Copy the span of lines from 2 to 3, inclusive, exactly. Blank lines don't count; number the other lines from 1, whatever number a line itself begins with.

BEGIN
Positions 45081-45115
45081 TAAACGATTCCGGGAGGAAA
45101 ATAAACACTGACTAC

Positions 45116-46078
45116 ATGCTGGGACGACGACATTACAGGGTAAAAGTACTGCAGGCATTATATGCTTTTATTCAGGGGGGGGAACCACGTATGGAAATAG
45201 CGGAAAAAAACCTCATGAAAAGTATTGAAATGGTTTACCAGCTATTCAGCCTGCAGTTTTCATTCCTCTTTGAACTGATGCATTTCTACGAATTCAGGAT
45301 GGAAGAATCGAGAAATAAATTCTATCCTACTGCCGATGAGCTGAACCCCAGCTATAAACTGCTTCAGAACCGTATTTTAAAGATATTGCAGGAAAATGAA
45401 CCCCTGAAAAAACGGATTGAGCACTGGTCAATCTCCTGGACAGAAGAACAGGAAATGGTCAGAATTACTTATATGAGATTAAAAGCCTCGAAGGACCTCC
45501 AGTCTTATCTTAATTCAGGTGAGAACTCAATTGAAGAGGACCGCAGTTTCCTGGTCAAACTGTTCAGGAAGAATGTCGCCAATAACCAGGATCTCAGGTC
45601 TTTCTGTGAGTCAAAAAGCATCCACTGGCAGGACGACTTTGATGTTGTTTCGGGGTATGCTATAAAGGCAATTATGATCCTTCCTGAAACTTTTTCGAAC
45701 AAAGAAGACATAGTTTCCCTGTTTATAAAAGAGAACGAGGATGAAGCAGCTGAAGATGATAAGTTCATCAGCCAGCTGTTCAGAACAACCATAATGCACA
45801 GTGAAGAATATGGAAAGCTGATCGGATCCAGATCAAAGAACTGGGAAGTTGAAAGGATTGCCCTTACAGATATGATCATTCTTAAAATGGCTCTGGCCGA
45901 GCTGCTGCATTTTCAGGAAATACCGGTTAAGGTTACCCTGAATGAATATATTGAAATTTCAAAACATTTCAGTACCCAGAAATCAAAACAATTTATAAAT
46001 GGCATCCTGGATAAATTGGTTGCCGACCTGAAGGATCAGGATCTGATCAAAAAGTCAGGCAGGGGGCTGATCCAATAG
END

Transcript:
45081 TAAACGATTCCGGGAGGAAA
45101 ATAAACACTGACTAC